Yesterday was not only Administrative Professionals’ Day, it was also Earth Day, which got me thinking. The point of any “Day” (or “Month” or whatever) is to raise awareness for a cause or a group, as we are likely to forget about it/them, or devalue it/them most of the rest of the time. You know, how we deal with women’s work. Or environmentalism.
I like to think I’m fairly green: I’ve been vegetarian for about 14 years, I recycle every scrap of paper, cardboard, aluminum, glass, and plastic that I can, I use cloth napkins and CFLs at home, I never take plastic carrier bags from stores (they are Public Enemy No. 1, as far as I’m concerned), I don’t buy bottled water or lots of take-out, I do laundry in cold water and make my own detergent (and other cleaners), I’m a member of a CSA in the summer, I have a shower aerator, a drying line in my apartment, and so forth.
In any case, it’s something that I think is very important. Obviously all that effort is but a drop in the bucket, globally speaking, but I personally feel like it’s necessary and it’s what I can do, rather than just mope and quake about the Earth’s prospects.
I’m not listing all these things to shame or harangue you into only eating lentils and cloth-diapering your babies (unless you want to…), but rather as a way of starting to think about the connection between feminism and environmentalism.
To me there is a pretty obvious link: Because we gender the Earth as female, and a Mother, it’s not a huge logical leap to guess that, under the Patriarchy, female “things” are devalued, or seen as “for men’s use and profit.” Similarly, it’s not illogical to think that women (perhaps especially those who are mothers, and are concerned about their childrens’ future) are more likely to feel “connected” or responsible to the Earth through their shared “femininity” (that word is so problematic for me).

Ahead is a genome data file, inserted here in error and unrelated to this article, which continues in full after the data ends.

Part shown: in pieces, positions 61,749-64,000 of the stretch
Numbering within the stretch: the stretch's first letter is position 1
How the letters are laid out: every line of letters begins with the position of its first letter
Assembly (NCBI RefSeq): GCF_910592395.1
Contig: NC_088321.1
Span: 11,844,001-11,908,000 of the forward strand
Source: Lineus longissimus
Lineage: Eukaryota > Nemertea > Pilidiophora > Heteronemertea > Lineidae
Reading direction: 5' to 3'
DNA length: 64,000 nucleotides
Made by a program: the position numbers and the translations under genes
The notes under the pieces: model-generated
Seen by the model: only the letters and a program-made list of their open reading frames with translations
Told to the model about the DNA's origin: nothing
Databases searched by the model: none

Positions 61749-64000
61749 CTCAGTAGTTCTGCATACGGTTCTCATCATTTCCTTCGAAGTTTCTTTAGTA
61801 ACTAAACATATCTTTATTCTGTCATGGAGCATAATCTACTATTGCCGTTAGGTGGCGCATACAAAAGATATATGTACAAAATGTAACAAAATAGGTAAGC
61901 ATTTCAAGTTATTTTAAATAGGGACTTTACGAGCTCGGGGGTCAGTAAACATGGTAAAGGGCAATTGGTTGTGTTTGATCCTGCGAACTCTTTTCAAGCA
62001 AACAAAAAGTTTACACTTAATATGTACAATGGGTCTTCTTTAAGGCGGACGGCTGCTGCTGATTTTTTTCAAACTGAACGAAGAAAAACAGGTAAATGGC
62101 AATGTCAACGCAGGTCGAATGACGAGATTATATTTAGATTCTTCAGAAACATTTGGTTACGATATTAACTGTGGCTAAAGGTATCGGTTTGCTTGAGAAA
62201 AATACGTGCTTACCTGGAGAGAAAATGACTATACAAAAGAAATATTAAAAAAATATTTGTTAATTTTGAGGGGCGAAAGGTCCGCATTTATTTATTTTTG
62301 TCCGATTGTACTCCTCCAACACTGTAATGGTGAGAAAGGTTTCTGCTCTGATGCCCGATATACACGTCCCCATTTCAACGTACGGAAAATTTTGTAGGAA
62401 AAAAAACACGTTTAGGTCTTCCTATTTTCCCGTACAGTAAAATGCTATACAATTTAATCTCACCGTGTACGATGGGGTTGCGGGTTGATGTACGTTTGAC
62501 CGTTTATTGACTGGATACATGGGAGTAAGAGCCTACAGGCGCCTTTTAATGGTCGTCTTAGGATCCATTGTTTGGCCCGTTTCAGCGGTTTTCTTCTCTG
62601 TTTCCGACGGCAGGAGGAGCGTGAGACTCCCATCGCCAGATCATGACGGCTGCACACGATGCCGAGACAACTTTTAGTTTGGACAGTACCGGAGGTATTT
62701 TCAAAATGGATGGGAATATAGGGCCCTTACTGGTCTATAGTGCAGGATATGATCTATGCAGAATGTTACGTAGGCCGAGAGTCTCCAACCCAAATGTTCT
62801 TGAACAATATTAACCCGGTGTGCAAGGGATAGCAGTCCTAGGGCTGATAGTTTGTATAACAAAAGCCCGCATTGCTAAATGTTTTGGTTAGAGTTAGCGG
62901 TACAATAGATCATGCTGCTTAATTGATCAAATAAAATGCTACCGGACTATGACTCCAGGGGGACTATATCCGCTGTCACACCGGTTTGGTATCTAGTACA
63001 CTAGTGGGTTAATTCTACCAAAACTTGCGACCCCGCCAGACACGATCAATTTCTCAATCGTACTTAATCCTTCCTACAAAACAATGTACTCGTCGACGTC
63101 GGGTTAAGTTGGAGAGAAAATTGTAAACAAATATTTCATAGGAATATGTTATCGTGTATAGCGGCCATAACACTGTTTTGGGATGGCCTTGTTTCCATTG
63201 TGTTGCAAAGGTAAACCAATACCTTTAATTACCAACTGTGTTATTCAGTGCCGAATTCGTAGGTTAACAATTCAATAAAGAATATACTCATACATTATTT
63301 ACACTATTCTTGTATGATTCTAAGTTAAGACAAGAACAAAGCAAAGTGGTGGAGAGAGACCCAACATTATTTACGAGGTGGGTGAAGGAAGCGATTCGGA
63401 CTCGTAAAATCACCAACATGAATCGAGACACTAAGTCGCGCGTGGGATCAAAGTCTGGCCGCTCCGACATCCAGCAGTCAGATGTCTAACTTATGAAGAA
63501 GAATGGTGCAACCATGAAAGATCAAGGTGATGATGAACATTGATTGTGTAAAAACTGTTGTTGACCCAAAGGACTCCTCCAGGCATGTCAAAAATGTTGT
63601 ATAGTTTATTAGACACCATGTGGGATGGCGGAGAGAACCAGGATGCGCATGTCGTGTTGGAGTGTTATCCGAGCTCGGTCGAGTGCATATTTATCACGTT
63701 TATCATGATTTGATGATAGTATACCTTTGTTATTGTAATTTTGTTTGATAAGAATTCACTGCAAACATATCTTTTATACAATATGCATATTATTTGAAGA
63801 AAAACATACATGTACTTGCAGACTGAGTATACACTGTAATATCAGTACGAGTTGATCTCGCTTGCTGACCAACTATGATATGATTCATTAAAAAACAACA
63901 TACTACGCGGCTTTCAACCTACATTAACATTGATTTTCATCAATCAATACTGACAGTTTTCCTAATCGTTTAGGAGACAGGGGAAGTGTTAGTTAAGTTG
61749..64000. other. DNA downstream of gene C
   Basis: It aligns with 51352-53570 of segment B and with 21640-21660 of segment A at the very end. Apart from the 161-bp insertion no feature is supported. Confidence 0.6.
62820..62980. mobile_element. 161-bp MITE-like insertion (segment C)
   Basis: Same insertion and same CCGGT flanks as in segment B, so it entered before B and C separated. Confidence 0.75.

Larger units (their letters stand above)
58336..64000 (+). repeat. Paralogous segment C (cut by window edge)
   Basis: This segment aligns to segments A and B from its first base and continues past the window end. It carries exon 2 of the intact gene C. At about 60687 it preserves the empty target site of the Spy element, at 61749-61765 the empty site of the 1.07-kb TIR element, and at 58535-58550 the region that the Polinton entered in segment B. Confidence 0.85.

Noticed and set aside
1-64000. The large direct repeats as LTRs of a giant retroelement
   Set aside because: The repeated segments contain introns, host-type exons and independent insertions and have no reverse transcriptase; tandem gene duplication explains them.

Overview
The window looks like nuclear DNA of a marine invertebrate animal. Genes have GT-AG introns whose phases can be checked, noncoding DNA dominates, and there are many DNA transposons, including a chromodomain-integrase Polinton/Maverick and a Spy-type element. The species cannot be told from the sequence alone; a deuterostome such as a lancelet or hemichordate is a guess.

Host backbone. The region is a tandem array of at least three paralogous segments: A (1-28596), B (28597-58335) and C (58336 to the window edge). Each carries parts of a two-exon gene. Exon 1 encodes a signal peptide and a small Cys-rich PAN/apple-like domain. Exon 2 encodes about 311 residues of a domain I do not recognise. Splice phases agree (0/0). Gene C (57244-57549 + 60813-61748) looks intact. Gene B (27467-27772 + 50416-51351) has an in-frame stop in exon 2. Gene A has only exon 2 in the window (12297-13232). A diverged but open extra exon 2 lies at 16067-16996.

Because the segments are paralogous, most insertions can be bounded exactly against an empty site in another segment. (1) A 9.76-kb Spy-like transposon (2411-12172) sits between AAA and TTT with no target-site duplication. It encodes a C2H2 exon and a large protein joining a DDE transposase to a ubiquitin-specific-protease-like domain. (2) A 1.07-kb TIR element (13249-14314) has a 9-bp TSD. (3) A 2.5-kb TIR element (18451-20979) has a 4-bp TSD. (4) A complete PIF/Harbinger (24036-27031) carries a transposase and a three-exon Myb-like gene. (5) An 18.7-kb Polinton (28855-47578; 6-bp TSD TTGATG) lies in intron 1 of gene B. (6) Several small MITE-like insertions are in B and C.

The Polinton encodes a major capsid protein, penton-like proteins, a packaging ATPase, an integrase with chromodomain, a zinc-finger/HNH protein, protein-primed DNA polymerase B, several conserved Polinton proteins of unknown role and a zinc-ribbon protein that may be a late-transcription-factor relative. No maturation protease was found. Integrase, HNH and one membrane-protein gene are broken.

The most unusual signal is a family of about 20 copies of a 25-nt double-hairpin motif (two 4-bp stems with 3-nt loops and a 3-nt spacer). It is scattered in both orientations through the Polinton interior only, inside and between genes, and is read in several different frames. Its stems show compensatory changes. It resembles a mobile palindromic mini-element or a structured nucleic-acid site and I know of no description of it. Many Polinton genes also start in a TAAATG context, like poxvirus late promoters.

But I think there’s another, more material reason: because so much of what most people are asked to do–and feel capable of doing–revolves around personal, domestic duties: shopping, cleaning, cooking, etc., and because these, of course, are more often in women’s hands, women (yet again) end up taking on the lion’s share of responsibility for “greening” a household. I know that’s the case in my home. I was the one to research CSAs and make the case to the Dude for why we should join. And then I was the one who had to do an absurdly disproportionate amount of the cooking last summer, because Dude, although a very lovely man, was not raised in a kitchen like I was and was baffled by kale and 10 pounds of cucumbers. I was the one who decided on, planned for, and sewed hemp shower curtains so we could quit buying off-gassing PVC liners that got mildewy all the time. I made the choice to switch to homemade cleaners (although he does the laundry). Et cetera, because awareness and action beget more awareness and action. The flat truth is that “being green” adds work to women’s lives. My life.
I’m more than a little bothered by this. I know it is patently unfair that these duties fall mostly on me, largely–though not exclusively–due to my gender. But at the same time, I’m not willing to “choose my choice” of first-world, middle-class, NIMBY privilege and keep buying expensive noxious potions to keep my home “clean” (or perhaps I should say: “kleen”), and pitching my mountains of greasy pizza boxes into landfills, just assuming that corporations will self-regulate (HA! HA HA HA HA HA HAAAAAAAA!), or the government will fix it (but sweet fancy moses, could we maybe get this cap-and-trade thing nailed down?). So I keep pushing myself–and, admittedly, the Dude–to learn more, do more, and make what little difference we can make.
I can’t say that my attempts at living lighter on the Earth will directly make the lives of other women easier, but it might keep us around long enough that we can finally have that feminist revolution I keep dreaming about.